When they first meet Credico, most people find it tough to take him seriously. Maybe it is the coffee stains on his jeans, the half-open fly, the chewed-up cigar in his shirt pocket, the unlaced sneakers, or the pin showing Mayor Rudy Giuliani sporting a Hitler-esque moustache. Or maybe it is because he seems to operate in overdrive—always manic, as if he just downed a few double espressos.

On a recent afternoon, Credico leaned back in a chair in the middle of his West Village office, pressed a phone to his ear, and worked himself into a lather. An Associated Press reporter was on the line. A few weeks earlier, Credico had steered the reporter to Denise Smith, who is serving a 10-to-20-year prison sentence for selling crack. According to Credico, she was an addict—not a dealer—and only guilty of passing along a couple $30 bags of crack.

“They should have put her in the hospital,” Credico shouted into the receiver. “It’s like having somebody with cancer out there. What was the point? It’s a dirty thing for a cop to do. Just to pull that woman off the streets—a sick person off the street—and into prison? Now we’re going to pay the tab and it’s going to be up to $700,000 for 20 years when we could have fixed her by putting her into a treatment center for $12,000 a year.”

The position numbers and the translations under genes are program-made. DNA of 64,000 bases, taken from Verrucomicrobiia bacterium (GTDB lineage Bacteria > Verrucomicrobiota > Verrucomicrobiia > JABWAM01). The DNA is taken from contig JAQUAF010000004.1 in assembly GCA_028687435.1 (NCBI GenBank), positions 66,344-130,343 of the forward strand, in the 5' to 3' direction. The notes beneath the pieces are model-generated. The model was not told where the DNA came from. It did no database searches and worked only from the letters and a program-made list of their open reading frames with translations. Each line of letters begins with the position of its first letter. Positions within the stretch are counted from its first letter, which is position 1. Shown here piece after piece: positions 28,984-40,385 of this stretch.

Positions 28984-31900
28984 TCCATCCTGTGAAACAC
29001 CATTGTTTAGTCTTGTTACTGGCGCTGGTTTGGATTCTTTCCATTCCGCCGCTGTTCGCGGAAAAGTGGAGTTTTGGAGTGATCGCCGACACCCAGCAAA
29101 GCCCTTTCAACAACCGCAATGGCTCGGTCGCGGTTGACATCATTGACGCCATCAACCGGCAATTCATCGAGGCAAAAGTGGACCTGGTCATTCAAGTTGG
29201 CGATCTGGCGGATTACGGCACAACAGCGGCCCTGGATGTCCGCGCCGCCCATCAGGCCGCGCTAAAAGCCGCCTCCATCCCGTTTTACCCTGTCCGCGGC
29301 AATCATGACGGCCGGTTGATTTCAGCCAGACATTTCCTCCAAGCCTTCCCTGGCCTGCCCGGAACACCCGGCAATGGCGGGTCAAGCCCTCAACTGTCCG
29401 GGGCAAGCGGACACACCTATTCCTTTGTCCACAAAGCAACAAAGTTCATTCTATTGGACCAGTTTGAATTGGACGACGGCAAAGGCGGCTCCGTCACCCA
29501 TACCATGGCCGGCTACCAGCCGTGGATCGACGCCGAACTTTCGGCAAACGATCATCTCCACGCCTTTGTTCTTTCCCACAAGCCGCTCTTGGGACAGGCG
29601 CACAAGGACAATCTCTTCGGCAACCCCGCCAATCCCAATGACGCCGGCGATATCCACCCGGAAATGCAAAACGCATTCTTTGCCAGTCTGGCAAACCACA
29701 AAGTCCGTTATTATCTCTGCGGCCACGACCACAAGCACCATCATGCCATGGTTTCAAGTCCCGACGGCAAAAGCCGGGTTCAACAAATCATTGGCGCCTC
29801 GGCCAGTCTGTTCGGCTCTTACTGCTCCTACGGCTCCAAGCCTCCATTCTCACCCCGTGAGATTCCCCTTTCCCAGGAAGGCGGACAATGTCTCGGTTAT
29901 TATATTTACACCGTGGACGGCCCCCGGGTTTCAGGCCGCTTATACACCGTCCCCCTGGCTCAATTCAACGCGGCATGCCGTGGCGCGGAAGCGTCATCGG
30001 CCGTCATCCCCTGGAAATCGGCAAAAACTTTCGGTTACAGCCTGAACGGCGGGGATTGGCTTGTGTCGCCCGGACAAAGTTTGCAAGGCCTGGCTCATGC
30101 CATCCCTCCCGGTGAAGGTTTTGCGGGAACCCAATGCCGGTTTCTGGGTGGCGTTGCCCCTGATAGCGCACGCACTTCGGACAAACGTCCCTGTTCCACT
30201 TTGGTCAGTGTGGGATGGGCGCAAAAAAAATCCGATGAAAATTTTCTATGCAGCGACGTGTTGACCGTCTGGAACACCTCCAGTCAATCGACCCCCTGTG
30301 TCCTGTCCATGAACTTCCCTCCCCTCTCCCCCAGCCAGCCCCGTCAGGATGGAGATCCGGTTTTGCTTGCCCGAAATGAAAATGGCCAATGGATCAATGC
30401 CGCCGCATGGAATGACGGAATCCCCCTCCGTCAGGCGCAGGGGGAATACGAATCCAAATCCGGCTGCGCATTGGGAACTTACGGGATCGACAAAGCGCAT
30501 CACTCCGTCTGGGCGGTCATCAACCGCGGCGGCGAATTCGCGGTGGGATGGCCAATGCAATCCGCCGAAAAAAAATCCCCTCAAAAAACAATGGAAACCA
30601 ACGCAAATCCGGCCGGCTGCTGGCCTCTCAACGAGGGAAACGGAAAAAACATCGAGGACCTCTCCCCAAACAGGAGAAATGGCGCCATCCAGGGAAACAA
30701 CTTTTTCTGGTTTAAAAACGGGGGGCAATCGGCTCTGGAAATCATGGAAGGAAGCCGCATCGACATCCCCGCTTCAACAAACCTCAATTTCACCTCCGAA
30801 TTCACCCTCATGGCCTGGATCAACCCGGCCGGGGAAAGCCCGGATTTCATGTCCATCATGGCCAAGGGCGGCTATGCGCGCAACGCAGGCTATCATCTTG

A few days later, the reporter faxed over his story. Credico tossed it into a plastic bin overflowing with newspaper articles about the state’s drug prisoners. Not all of the inmates Credico promotes are as sympathetic as he claims. (Another he mentioned to the Associated Press reporter turned out to have a federal conviction for possessing a gun while selling drugs.) But most of the headlines in his plastic bin tell Credico’s side of the drug-war story: “Rockefeller Drug Laws Are Too Harsh, Protesters Charge,” and “The Other Victims of the War on Drugs.”